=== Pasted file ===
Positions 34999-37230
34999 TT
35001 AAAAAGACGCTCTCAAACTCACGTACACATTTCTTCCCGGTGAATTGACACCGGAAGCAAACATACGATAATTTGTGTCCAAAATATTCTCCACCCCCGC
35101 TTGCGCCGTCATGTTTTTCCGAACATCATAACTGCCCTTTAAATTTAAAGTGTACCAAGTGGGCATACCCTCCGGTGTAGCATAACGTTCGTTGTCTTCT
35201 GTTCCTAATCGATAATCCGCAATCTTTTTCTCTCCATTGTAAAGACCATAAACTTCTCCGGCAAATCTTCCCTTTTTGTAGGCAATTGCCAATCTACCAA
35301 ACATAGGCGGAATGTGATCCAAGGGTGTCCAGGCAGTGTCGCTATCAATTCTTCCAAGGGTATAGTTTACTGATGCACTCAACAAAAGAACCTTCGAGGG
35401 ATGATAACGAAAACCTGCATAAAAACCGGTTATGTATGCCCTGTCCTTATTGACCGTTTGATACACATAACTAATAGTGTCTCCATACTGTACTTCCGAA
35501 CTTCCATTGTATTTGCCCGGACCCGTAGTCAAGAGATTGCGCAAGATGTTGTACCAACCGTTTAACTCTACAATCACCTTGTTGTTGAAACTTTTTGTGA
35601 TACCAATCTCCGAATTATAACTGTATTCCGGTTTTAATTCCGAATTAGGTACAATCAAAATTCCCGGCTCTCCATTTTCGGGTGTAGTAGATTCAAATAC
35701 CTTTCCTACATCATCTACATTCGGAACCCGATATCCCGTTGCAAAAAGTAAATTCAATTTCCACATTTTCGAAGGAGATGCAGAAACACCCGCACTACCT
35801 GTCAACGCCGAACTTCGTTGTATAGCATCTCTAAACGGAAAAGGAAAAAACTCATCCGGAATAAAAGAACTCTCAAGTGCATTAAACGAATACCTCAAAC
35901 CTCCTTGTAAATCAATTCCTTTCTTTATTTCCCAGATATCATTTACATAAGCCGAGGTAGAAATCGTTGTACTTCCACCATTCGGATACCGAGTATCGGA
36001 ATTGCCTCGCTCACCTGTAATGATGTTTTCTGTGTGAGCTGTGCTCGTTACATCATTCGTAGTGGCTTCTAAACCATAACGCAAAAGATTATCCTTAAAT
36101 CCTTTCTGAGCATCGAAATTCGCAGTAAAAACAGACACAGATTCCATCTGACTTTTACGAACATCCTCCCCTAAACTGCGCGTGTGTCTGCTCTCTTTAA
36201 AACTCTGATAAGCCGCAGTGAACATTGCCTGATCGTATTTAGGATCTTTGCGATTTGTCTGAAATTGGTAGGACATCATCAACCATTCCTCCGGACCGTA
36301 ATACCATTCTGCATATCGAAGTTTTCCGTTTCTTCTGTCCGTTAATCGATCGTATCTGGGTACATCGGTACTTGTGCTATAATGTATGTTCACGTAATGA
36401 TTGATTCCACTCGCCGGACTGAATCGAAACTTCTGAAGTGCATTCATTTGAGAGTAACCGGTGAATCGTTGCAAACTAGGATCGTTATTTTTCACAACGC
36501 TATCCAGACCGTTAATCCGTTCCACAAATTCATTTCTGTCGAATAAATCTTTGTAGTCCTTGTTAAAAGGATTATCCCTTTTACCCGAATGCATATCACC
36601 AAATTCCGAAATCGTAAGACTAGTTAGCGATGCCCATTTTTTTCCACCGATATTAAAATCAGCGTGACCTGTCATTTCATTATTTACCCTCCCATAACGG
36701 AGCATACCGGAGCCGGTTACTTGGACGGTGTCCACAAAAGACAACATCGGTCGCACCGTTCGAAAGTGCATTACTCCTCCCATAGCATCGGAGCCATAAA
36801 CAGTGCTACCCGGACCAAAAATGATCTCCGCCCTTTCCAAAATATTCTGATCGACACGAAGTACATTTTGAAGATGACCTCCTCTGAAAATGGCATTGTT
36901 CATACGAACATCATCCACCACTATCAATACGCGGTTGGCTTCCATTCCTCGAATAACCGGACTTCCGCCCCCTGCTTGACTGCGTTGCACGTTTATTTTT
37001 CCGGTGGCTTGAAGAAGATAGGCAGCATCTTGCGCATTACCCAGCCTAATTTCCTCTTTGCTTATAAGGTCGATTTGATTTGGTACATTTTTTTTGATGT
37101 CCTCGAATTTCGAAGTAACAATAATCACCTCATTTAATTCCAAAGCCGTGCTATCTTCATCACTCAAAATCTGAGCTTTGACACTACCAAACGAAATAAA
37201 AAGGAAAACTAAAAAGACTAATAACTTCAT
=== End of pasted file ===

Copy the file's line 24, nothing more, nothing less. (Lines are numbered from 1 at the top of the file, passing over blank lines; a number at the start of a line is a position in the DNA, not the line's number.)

37101 CCTCGAATTTCGAAGTAACAATAATCACCTCATTTAATTCCAAAGCCGTGCTATCTTCATCACTCAAAATCTGAGCTTTGACACTACCAAACGAAATAAA